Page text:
The image data (image data array) so processed is supplied from each of the array changing sections 61 to the corresponding one of the blocks 52 in the display 50 through a bus. 86, as shown in FIG. 7. In each block 52, each of the modules 28 confirms the forwardmost address in the supplied image data and takes it in if the image data is one to be assigned to the module 54. Thus, the corresponding light emitting element will be driven as In the prior art. In such a case, an address latch enable signal (ALE) and a write signal (DWT) have been supplied from the transfer controller 76 to each of the modules (see FIGS. 10(c) and (f)).
In the set value outputting section 68 shown in FIG. 8, the setting of the initial or final address value may be performed by storing only the set value in the first display format or by dividing the set value in the first display format into one-half and outputting them in the second display format. In such a case, if the set value has been stored in binary number, the above operation may be easily made by shifting the set value lower by one bit. Furthermore, the command may be provided to the display with the image data so as to confirm the array of the supplied image data at each of the modules in the display.
FIG. 11 illustrates display formats which can be performed in the large-screen display constructed in accordance with the present embodiment: FIG. 11(I) shows the first display format and FIG. 11(II) shows the second display format. These formats are completely the same as those of FIG. 6. From FIG. 11, It will be understood that the single image processing unit 53 of the present invention can realize two display formats. Moreover, FIG. 12(I) exemplifies a shape formed according to the first display format while FIG. 12(11) illustrates another shape formed by the use of the number of light emitting elements four times that in the first display format in accordance with the second display format.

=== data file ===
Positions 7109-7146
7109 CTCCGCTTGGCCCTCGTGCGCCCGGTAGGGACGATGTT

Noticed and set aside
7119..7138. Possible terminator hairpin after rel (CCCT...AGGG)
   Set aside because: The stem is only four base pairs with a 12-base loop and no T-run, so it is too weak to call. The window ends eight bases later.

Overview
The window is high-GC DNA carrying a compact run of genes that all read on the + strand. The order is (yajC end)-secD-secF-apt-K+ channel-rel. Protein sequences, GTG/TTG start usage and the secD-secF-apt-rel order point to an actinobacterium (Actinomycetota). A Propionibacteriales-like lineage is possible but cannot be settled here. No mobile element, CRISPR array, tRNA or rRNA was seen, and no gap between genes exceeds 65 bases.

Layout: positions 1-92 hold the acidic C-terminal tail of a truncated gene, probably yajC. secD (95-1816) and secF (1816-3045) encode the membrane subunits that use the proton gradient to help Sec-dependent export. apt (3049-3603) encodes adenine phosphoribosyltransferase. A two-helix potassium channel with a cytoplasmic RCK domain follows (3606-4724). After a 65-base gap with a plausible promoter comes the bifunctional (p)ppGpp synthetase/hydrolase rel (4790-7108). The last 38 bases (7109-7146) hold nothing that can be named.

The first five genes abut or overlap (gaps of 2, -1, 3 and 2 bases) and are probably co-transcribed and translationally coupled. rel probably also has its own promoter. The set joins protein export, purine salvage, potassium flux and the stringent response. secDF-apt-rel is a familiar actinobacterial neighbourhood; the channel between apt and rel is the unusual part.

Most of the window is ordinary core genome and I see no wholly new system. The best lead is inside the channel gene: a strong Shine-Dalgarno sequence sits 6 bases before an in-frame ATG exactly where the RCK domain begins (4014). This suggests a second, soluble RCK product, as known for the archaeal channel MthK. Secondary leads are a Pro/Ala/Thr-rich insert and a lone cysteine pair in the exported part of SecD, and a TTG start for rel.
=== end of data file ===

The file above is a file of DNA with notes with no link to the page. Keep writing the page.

Although the image processing has been described with regard to the first and second display formats, the present invention is not limited to such a case and can be applied similarly to any other type of display format. In any event, the number of array changing sections 61 should be equal to the maximum number of blocks in displays which can be connected with the television image processing system 53 constructed in accordance with the present invention. However, where the array changing sections 61 are in the form of a card-like substrate and the television image processing unit 53 includes a plurality of slots each for receiving a card-like array changing substrate, the number of card-like substrates equal to the number of blocks in a display may be inserted into the respective slots in the image processing unit 53 such that the latter can adapt to the type of display format In that display. Thus, the image processing unit can be economically used only by utilizing the minimum of the array changing sections corresponding to any display format in that display.
The invention being thus described, it will be obvious that the same may be varied in many ways. Such variations are not to be regarded as a departure from the spirit and scope of the invention, and all such modifications as would be obvious to one skilled in the art are intended to be included within the scope of the following claims.
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|U.S. Classification||345/698, 348/E05.133, 348/383, 345/903, 348/E09.024, 348/E05.114, 348/E09.012|
|International Classification||H04N9/64, H04N9/12, H04N9/30, H04N5/66, G09G3/22, H04N5/46, G06F3/147|
|Cooperative Classification||G06F3/147, G09G3/22, H04N5/46, H04N5/66, H04N9/30, H04N9/12, H04N9/64, G09G2300/026, Y10S345/903|
|European Classification||H04N9/64, G06F3/147, H04N5/66, H04N9/30, G09G3/22|
|Nov 9, 2000||FPAY||Fee payment|
Year of fee payment: 4
|Oct 20, 2004||FPAY||Fee payment|
Year of fee payment: 8
|Oct 30, 2008||FPAY||Fee payment|
Year of fee payment: 12